So for example, in the case of Morocco, we had flights – it seems like a long time ago now. We had, I think, brought 1,200 people out of Morocco. That was right at the time the task force was preparing to stand up. So that is a demonstration that even without the task force we were meeting the need to bring U.S. citizens home. Over.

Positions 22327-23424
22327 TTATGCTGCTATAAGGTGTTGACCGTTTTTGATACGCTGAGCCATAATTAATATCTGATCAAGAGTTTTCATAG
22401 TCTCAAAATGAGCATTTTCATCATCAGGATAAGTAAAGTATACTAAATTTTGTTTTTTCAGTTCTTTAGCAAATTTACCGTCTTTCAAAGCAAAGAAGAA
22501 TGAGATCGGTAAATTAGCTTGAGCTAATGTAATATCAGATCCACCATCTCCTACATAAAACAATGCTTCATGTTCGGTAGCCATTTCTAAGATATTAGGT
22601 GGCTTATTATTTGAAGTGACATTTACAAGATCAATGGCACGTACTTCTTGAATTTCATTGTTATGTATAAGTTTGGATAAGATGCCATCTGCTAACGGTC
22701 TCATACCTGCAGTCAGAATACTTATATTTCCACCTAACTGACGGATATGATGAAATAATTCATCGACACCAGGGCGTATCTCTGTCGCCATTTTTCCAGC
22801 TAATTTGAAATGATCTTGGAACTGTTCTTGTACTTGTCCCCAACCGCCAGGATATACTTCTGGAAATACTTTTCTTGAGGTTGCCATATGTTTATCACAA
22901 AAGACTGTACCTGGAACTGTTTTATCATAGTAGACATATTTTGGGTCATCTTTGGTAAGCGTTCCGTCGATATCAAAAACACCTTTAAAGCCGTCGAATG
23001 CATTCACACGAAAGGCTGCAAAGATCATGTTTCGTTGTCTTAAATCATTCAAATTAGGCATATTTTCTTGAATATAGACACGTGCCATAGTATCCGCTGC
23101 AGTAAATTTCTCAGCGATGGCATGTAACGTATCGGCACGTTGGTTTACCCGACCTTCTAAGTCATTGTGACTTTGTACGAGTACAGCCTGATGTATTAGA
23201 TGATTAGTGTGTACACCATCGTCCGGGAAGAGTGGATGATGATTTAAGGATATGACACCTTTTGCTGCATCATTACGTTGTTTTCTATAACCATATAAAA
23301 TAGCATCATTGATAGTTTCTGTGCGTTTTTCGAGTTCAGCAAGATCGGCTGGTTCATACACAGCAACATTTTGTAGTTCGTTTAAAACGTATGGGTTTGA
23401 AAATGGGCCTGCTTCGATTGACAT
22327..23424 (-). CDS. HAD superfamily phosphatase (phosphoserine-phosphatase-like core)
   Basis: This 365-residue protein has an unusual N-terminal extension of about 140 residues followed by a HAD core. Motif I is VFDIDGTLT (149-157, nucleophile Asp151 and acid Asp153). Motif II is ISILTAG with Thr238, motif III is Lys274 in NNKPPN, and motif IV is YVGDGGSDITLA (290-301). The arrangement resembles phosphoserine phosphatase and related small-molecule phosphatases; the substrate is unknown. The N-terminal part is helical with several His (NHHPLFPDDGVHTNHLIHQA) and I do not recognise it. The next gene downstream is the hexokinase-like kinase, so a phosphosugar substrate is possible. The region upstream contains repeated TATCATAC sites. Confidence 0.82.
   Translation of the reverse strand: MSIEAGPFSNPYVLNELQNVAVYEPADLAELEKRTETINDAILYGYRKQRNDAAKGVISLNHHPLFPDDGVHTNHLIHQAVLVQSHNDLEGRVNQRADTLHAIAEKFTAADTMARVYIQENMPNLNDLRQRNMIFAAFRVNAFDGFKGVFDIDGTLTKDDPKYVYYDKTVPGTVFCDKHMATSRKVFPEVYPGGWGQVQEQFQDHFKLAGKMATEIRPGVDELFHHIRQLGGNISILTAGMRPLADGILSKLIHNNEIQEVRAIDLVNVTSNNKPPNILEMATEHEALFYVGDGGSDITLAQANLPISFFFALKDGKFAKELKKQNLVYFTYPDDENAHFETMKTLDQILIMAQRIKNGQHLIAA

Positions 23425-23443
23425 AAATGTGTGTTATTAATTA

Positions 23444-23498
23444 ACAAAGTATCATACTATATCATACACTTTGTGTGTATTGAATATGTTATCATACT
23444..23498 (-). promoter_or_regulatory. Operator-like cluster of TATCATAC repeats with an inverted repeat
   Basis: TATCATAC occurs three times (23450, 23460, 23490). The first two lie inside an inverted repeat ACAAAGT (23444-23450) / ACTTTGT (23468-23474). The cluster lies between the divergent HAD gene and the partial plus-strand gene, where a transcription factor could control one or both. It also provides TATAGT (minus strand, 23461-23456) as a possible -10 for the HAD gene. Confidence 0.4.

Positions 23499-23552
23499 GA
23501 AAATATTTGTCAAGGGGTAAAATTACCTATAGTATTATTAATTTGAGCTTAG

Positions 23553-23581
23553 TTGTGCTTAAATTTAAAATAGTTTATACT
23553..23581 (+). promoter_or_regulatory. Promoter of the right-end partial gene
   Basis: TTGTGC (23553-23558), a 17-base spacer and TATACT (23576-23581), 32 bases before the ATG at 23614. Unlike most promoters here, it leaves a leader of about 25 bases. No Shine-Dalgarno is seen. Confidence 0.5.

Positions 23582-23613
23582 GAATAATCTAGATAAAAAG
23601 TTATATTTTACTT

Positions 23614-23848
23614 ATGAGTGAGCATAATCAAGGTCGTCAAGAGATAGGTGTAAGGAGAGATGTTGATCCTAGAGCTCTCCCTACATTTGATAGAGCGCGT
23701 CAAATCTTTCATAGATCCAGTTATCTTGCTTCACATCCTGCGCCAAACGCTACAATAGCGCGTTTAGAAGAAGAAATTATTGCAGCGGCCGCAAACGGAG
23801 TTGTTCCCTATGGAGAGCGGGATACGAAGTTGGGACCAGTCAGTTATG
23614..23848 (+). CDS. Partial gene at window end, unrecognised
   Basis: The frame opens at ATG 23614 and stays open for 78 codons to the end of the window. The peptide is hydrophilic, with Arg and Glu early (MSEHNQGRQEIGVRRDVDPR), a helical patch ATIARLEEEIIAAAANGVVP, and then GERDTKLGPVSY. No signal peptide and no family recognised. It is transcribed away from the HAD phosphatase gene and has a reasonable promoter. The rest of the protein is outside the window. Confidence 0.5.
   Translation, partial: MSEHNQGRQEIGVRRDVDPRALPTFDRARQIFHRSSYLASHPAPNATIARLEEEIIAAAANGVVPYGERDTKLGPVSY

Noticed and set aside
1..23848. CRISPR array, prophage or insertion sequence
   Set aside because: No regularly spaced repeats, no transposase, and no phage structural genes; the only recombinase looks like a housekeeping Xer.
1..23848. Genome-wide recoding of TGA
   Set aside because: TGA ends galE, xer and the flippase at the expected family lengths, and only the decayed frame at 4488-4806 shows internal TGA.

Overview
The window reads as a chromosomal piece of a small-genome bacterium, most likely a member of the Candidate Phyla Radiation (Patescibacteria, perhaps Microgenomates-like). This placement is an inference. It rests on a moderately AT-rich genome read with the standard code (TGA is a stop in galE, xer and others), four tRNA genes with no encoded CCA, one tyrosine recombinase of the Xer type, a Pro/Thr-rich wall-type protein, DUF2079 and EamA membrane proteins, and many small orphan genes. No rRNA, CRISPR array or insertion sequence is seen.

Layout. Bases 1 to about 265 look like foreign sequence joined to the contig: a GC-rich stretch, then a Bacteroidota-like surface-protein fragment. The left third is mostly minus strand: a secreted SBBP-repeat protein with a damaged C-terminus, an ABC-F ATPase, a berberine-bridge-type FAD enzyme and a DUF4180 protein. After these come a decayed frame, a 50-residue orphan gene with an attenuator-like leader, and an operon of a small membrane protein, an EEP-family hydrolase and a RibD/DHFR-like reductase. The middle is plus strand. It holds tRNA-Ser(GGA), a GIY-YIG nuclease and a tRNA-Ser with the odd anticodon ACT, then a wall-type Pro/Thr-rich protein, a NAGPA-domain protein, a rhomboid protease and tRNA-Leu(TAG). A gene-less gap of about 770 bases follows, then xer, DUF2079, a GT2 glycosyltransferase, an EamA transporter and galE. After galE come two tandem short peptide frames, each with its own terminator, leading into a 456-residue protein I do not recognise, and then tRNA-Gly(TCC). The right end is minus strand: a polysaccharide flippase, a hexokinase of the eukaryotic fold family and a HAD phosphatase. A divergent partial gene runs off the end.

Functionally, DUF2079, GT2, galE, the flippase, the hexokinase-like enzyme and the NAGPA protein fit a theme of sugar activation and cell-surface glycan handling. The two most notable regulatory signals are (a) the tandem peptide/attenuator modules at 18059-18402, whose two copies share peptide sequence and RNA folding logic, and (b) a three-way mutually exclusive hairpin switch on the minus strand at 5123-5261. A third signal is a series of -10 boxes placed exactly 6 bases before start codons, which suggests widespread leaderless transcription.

MR WALTERS: Yeah, it’s Dr. Walters. I’d add to that the task force brought together a series of disparate operations under some great leadership, but remember when this outbreak started very early on, we were bringing American citizens out of Wuhan, we were bringing American citizens back from Yokohama. With every disaster, not just this one, the State Department has a mechanism that it follows for rescuing and evacuating American citizens. It’s just the scope of this – it kind of drove a deliberate super structure for it. There’s 57 international airports on the African continent. I would say almost all of them right now are closed. That’s unprecedented, and it’s not isolated to Africa. And so while we were keeping pace with the requirements, even when you look at China early on, the airports didn’t close. Like Wuhan closed down and Hubei closed down, but China, from an international air travel, continued on. They didn’t – that didn’t shut off completely, and so there were still mechanisms for American citizens to find their way home. But as this spread and, I would foreshadow, as this spreads into the Southern Hemisphere, the repatriation and evacuation of American citizens outside of what would normally be commercial air travel is going to continue to be a significant challenge.